Just There: Aaron Einbond, Luis Fernando Amaya

Sunday 1 October 2023

Presque rien could be the watchword for Aaron Einbond’s compositional method. Each of the four pieces on his All That Dust album Cosmologies lurk in the background almost imperceptibly, to the point you just about forget they’re there, catching you unaware when they remind you of their presence. Never exactly silent, each piece maintains constant activity that may or may not produce sound. Beginning the album with Xylography, cellist Séverine Ballon is kept occupied with various techniques that appear to take place around her instrument as much as upon it, with stray, accidental sounds slowly coalescing into a frail, fragmented substance. The role of electronics in this piece is kept obscure, using close amplification to make each miniscule movement just about audible. Ballon’s intense concentration is matched by her accompanying ensemble in Graphology, where solo cello is joined by bass flute and clarinet, violin and percussion to produce a piece with no immediate difference in texture from the solo work. Aaron Holloway-Nahum leads the Riot Ensemble in an essay of supreme restraint, producing the smallest possible swatches of attenuated sounds in their most muted colours to build up a piece that exists without ever quite substantiating into a definable form. In retrospect, the most curious part is the way the musicians hold everything in poise without discenible momentum, yet never lapsing into torpor. The techniques here resemble Lachenmann in extremis, but the usual strained effect heard in music of this type is largely absent. That point becomes clearer in the following two pieces, Cosmologies and Cosmologies III. The latter piece is a Ferrari-like soundscape of collaged field recordings, occasionally punctuated without warning by string piano; the former takes the same recorded material and overlays live amplified piano by Alvise Sinivia. Again, the instrument is used less as a trope for foreground material layered over the tape, but mostly as a way of complicating the timbres, recasting naturally observable sounds into something indefinable. It all offers a disturbing perspective on the last of listening. Incidentally, the CD version of the album merges each of the paired works into compound compositions.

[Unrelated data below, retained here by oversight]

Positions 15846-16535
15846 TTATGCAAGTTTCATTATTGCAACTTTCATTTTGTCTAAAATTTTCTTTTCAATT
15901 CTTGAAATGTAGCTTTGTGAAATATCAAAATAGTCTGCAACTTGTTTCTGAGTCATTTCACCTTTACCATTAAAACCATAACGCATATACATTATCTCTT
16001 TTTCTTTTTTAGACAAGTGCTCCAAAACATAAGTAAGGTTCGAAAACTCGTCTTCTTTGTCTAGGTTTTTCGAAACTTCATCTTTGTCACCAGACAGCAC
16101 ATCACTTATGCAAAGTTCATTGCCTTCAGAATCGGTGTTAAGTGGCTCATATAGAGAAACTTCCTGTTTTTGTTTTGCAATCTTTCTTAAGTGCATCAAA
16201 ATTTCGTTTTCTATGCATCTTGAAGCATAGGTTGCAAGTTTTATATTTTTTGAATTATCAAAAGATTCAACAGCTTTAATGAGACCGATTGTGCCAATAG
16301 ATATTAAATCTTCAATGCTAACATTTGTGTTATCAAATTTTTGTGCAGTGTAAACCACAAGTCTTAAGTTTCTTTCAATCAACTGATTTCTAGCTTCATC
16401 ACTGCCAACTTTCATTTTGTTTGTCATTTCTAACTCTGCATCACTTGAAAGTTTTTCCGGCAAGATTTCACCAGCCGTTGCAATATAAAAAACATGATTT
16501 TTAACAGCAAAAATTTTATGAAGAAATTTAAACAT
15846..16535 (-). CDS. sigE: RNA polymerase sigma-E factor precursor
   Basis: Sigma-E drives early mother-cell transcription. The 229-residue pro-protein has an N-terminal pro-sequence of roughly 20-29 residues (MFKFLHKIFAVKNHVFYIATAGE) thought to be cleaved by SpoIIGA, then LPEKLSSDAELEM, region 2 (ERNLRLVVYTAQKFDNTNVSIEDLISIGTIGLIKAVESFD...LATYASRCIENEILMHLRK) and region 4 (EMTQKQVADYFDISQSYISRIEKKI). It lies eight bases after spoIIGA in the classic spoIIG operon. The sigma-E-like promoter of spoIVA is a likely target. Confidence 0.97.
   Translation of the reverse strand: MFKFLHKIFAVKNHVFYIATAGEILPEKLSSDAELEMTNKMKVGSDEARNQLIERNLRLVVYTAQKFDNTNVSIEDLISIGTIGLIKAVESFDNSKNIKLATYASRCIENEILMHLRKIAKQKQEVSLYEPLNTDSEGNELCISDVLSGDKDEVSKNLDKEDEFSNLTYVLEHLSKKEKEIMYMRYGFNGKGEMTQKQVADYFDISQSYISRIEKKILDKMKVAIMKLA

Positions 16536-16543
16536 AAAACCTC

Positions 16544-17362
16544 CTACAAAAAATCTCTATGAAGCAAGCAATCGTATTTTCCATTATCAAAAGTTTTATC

Luis Fernando Amaya has some related musical concerns to Einbond, inasmuch as he is seeking out new ways of creating new sonic materials for his art. The emphasis here is more on that process of finding those sounds and the contexts in which to apply them, placing the material more conspicuously on display. His album Cortahojas (released on Protomaterial) contains six compositions which apply a variety of means – extended techniques, additional devices, electronic processing – to ends that test the limits of what is considered acceptable in polite chamber music discourse. The title work, a duet for prepared violin and bassoon, is perhaps the most conventional work here, which should tip you off to how unusual some of the other pieces get. William Overcash makes his muted strings pair with Ben Roidl-Ward’s multiphonics to fit together a piece made out of fractured harmonics in lieu of pitch material. Pianist Jonathan Hannau uses e-bows to add ominous harmonic auras to the delicately spiky Pregunta no.2: Cóndor. Rubén Bañuelos and Mikołaj Rytowski perform the percussion duet guerrilla de dientes entre los árboles, in which Amaya accretes splayed clusters of pitched and half-pitched sounds into a tense standoff between the two musicians. Enjoyable percussion pieces for multiple performers are more rare than you’d think, so this is a wise choice to lead off a long album. Into the stranger terrain, comentarios inaudibles for solo cello features Isidora Nojkovic, augmented by electronics that add a blurred shadow to her playing, at once following and commenting while also threatening to merge into a composite whole. At the most extreme, Bestiario: cuatro takes a solo violinist (Theo Espy) and attaches speakers to him to confuse the localisation of sound, then agressively filters and gates the playing to produce distempered noise that reduces the playing of the violin to pure gesture, with pitch and decay crushed to the minimum. The shadowy aspects of Amaya’s reappear in the suite que del mar saliste for guitar and electronics. For this piece, Amaya feeds Ruben Mattia Santorsa’s acoustic guitar through transducers to produce a remote, watery sound. Santorsa’s gentle, reflective playing is alternately drowned in sustained overtones, worn smooth by rolling off the attacks, or has its frequency range smothered to create different perspectives of a still, submmerged world.